If you have been working on the previous steps, you should now be quite comfortable with starting, stopping, and moving your horse sideways and backwards, which means you’ve achieved a fair level of control. Most of these early steps involve little movement, but now it’s time to start testing your abilities on the move.
Whilst ‘leg’ yield isn’t quite the right term, as there is no leg aid involved in ground work, the movement we are asking the horse to perform is identical, so I shall continue to use the descriptor.
Reasons to teach Leg Yield
- provided you achieve correct crossing of the legs, this is a great way to supple and mobilise your horse’s lower back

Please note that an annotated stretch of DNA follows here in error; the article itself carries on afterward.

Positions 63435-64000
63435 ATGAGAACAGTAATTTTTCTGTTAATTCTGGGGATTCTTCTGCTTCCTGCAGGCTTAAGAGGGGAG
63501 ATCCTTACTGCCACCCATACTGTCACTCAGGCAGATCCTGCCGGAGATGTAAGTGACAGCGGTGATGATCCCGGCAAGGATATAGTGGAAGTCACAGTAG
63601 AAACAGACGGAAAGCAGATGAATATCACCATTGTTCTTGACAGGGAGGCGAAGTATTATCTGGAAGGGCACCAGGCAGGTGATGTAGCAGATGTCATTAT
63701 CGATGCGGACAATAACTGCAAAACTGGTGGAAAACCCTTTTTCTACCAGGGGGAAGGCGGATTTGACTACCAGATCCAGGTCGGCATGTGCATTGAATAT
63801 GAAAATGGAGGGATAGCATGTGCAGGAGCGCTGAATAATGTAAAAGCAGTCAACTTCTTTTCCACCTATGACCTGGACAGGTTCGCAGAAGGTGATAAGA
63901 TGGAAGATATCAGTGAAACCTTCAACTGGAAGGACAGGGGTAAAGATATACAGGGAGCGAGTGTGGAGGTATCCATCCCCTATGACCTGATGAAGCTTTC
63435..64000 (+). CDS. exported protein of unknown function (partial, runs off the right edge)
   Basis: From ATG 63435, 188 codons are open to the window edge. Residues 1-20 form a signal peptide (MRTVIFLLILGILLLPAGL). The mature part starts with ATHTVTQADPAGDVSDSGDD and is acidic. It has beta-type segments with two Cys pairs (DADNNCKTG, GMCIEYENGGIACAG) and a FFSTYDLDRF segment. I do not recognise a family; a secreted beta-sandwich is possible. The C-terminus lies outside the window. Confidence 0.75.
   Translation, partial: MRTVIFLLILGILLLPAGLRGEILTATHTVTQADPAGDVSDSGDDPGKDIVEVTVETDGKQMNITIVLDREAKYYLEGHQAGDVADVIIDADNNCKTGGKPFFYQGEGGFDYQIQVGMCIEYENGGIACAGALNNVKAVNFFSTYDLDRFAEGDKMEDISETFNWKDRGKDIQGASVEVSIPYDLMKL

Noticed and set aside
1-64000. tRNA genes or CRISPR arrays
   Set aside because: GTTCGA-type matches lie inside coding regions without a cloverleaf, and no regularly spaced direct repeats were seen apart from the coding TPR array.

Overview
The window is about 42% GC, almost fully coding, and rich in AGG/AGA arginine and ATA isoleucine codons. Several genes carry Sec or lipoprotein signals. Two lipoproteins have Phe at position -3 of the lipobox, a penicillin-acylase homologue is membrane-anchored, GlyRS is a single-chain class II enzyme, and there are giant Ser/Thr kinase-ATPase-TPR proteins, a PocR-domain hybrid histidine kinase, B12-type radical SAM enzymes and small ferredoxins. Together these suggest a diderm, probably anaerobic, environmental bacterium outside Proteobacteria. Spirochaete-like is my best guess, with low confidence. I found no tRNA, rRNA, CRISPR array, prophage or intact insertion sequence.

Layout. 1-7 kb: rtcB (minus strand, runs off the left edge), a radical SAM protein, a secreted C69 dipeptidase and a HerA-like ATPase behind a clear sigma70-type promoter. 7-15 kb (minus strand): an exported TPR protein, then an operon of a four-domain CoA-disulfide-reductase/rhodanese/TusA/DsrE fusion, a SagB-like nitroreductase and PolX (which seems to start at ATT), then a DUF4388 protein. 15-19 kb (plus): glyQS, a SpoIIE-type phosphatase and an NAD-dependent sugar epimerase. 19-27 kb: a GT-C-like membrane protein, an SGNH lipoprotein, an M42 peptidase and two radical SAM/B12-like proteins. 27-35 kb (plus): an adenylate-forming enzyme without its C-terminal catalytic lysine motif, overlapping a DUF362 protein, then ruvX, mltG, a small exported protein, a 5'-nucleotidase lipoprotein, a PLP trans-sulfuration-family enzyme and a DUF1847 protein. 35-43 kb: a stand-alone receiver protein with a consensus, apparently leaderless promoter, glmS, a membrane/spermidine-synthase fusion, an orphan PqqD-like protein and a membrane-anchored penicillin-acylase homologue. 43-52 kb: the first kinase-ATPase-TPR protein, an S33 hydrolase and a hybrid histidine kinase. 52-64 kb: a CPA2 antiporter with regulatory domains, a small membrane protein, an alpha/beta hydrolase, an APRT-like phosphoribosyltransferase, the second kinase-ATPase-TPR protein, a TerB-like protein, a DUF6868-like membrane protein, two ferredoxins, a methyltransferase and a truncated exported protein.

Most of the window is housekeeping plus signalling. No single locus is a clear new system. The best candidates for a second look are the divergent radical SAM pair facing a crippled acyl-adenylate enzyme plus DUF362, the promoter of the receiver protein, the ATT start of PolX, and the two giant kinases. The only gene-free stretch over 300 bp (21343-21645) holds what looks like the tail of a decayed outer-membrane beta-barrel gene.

- done slowly and correctly, crossing also achieves engagement of the core muscles, helping to develop strength
- it will help you to gain greater control of both ends of your horse at the same time
- also prepares your horse to learn this movement under saddle
What do you want to see in a good leg yield?
- You want your horse to step forward and sideways at the same time
- His shoulder should always be slightly in the lead
- The legs should pass and cross over at every step, with the inside hind moving in front of the outside hind
- The entire thing should be steady and controlled
- Unlike the ridden competition version, if there is some neck bend, don’t worry, this is a suppling exercise and provided the legs are crossing, the job is being done!
- Finish with a clear halt and praise.